Fourth, consider being active in the CAS. Doing so has helped me tremendously. The CAS gives you the opportunity to speak at many events, at official meetings like this, and also at the Regional Affiliate meetings. These are great opportunities to hone your presentation skills. At first it may seem overwhelming to speak in front of a crowd of actuaries on a technical subject. It is ok to be scared, and chances are the crowd won’t notice how nervous you are and after 30 seconds you will get in a rhythm. I remember the first CAS talk I gave at a CLRS meeting, a basic reserving session for nonactuaries. I figured maybe 20 people would attend my session. When I got on the stage, it looked like 100 people were in the audience. I thought my heart was going to jump out of my chest. After a minute, I was not nervous, and afterwards I was really glad I gave the talk. 

I have developed a lot of skills and knowledge through the CAS and made many lifelong friends. I started out writing and grading exams, which I found a very worthwhile experience, and then went on to join other committees that planned various continuing education events. I think that you will find the vast majority of actuaries to be great people and willing to help you. I now have a network of contacts at various companies that I can use as a sounding board for new ideas or ask for advice. I believe that volunteering for the CAS and meeting actuaries from different companies is one of the best things I have done in my career.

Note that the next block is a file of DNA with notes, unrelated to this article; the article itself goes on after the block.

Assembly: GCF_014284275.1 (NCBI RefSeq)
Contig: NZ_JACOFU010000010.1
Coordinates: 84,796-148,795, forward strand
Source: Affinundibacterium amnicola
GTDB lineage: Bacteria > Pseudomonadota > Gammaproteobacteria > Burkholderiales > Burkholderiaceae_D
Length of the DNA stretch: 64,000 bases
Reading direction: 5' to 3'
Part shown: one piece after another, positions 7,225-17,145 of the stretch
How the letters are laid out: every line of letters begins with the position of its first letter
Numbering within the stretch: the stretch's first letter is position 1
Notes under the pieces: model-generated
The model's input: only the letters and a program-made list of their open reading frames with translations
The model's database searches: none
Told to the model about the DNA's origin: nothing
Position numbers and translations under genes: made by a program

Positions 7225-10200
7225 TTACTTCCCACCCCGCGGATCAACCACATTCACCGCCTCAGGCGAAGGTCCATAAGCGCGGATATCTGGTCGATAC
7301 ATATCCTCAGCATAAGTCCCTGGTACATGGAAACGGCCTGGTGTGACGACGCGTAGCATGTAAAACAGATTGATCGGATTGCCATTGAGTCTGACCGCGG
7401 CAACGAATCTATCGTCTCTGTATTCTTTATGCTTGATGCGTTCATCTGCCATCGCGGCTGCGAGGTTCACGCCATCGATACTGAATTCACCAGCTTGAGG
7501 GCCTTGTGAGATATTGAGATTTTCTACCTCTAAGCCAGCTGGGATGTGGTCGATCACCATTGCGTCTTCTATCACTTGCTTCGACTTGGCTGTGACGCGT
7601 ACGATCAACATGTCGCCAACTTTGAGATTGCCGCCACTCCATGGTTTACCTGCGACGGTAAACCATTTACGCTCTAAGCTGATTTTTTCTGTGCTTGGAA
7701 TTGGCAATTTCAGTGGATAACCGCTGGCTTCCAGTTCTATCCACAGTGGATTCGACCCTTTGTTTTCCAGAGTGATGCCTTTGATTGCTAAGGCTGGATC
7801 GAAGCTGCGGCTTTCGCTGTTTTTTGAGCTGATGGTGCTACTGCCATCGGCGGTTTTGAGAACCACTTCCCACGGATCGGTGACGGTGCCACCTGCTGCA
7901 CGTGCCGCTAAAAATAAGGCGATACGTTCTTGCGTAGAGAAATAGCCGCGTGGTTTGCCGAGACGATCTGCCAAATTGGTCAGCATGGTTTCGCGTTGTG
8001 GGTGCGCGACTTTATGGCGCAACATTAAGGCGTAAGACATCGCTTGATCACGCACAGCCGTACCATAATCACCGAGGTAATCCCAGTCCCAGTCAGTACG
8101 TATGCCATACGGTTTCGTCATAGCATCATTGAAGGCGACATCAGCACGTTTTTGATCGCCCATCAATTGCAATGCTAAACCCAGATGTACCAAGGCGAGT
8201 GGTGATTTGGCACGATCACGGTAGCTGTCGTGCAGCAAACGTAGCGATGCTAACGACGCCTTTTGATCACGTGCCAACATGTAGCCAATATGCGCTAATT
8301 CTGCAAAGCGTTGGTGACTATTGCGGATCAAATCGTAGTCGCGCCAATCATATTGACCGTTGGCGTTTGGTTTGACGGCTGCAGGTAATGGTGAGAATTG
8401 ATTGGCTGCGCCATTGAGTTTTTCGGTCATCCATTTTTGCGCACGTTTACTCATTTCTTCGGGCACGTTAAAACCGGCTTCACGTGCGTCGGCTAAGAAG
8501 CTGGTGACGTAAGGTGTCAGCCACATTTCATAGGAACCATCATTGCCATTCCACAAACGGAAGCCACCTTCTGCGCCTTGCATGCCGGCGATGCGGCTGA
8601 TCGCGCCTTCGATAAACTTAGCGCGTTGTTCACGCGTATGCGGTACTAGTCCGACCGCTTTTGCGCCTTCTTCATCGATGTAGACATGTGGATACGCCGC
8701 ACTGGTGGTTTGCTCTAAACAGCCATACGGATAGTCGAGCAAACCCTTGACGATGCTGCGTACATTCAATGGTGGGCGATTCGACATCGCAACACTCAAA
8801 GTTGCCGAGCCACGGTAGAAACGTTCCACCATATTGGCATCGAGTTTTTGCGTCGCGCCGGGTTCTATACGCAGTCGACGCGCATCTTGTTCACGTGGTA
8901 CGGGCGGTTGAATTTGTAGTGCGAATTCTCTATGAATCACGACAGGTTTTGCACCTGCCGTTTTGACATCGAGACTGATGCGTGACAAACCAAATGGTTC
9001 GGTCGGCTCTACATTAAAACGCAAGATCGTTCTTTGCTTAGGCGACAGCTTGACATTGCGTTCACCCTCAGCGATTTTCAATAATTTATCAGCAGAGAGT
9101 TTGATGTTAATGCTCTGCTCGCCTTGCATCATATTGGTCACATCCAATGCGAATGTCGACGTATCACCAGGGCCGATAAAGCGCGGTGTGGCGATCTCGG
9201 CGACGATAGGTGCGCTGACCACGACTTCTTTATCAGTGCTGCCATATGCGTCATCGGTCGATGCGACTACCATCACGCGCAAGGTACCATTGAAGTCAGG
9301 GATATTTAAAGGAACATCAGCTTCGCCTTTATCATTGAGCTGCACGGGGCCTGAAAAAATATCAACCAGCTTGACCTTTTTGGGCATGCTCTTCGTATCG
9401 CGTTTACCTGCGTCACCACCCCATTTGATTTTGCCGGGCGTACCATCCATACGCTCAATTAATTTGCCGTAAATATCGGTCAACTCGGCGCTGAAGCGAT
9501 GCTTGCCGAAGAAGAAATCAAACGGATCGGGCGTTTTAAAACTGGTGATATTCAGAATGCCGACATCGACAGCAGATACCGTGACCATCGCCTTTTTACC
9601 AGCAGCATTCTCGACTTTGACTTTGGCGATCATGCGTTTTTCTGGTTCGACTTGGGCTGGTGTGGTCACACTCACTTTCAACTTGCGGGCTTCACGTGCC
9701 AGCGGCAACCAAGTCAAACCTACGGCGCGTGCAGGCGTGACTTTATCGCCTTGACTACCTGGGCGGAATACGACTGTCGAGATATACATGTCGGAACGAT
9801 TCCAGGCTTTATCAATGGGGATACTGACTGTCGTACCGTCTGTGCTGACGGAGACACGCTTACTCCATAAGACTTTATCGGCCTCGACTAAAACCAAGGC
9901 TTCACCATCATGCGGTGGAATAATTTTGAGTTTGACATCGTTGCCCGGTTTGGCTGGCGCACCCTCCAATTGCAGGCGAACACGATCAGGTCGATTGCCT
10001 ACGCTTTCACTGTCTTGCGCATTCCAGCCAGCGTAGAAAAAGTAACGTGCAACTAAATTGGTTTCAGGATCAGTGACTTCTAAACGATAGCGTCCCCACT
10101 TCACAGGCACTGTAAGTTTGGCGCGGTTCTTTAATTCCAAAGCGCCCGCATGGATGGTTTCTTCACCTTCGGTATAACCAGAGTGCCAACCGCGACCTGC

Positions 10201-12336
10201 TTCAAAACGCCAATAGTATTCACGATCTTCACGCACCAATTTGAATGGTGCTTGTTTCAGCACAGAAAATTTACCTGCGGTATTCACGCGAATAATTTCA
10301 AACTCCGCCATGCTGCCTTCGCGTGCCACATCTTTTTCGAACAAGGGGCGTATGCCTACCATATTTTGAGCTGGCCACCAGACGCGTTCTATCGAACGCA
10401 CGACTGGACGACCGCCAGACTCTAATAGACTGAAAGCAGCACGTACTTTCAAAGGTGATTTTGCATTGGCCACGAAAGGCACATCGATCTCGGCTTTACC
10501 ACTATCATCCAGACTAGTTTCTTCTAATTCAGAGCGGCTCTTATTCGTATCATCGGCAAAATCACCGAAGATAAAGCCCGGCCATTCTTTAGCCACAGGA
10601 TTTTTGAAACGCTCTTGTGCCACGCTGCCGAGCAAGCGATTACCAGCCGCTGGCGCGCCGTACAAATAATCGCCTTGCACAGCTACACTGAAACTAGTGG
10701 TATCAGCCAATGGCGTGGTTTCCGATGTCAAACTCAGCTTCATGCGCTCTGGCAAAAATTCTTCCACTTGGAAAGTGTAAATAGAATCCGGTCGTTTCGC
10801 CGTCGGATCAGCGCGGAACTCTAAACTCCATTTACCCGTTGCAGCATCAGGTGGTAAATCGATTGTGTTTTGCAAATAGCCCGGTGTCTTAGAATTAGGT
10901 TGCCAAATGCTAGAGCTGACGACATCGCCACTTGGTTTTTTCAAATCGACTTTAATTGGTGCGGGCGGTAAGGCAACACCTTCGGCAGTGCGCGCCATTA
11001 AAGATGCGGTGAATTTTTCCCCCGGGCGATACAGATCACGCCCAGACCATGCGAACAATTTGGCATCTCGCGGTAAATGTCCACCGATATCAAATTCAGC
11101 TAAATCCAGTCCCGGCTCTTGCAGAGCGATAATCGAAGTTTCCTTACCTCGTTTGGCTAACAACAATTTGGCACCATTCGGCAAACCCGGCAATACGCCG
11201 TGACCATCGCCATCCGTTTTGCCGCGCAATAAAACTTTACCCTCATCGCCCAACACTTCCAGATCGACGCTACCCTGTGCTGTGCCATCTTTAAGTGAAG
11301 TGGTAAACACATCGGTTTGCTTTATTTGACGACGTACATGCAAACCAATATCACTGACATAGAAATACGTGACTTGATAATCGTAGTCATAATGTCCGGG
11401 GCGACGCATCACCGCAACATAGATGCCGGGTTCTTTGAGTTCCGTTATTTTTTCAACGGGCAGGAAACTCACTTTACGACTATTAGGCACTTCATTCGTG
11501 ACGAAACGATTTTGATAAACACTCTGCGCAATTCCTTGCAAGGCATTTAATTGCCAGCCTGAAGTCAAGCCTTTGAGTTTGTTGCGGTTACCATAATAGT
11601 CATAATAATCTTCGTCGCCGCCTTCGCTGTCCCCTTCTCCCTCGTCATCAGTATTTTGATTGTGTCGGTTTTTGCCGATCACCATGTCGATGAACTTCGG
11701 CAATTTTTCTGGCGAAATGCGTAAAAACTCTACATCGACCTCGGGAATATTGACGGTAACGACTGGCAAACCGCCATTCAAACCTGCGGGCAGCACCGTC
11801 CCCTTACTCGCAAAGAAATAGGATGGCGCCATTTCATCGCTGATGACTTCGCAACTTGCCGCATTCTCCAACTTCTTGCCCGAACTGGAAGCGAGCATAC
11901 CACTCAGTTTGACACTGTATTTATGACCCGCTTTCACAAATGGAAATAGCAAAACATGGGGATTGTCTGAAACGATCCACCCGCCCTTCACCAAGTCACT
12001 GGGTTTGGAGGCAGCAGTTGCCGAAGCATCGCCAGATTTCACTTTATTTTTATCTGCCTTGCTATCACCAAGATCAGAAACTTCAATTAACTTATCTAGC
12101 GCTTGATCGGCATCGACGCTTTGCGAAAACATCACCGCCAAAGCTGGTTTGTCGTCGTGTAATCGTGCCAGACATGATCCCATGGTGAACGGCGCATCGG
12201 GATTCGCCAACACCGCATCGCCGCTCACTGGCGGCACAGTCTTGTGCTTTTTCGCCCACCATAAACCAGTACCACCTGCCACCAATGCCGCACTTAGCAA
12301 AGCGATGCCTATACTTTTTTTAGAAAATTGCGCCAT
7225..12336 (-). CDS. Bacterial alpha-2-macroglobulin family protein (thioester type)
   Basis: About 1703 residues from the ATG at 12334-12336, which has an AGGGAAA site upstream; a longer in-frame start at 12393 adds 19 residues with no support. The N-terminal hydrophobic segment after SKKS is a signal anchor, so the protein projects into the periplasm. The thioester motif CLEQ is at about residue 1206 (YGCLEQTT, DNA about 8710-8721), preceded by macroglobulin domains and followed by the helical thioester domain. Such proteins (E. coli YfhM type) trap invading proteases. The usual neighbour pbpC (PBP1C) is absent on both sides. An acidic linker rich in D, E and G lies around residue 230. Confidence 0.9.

Fifth, work on your soft skills like leadership and how to motivate staff. These skills become more important as you advance in your career, and those skills take time to develop. You need to consciously work on these skills and see what type of approaches work and don’t work. Part of this you can learn from classes and books, but part is just practicing. Try small experiments and see if they work. For example, if you are having difficulty delegating work to a member on your team, try one small assignment and see how it goes. Many of us have difficulty delegating work. If you can’t figure out what type of work you can delegate and who you can delegate it to, you might discover you need to perform additional staff training. Thinking about these issues before they become problems can yield enormous long-term benefits. 

Sixth, be cognizant of the hurdles that some of our members and potential members face and try to help others if they need help. I’m embarrassed to admit it, but it wasn’t until I was CAS President-Elect in 2017 that I became aware that only 1-2% of our members are Black or Hispanic, that only 35% of our new Fellows are female and that we didn’t have an organization to promote our LGBTQ members.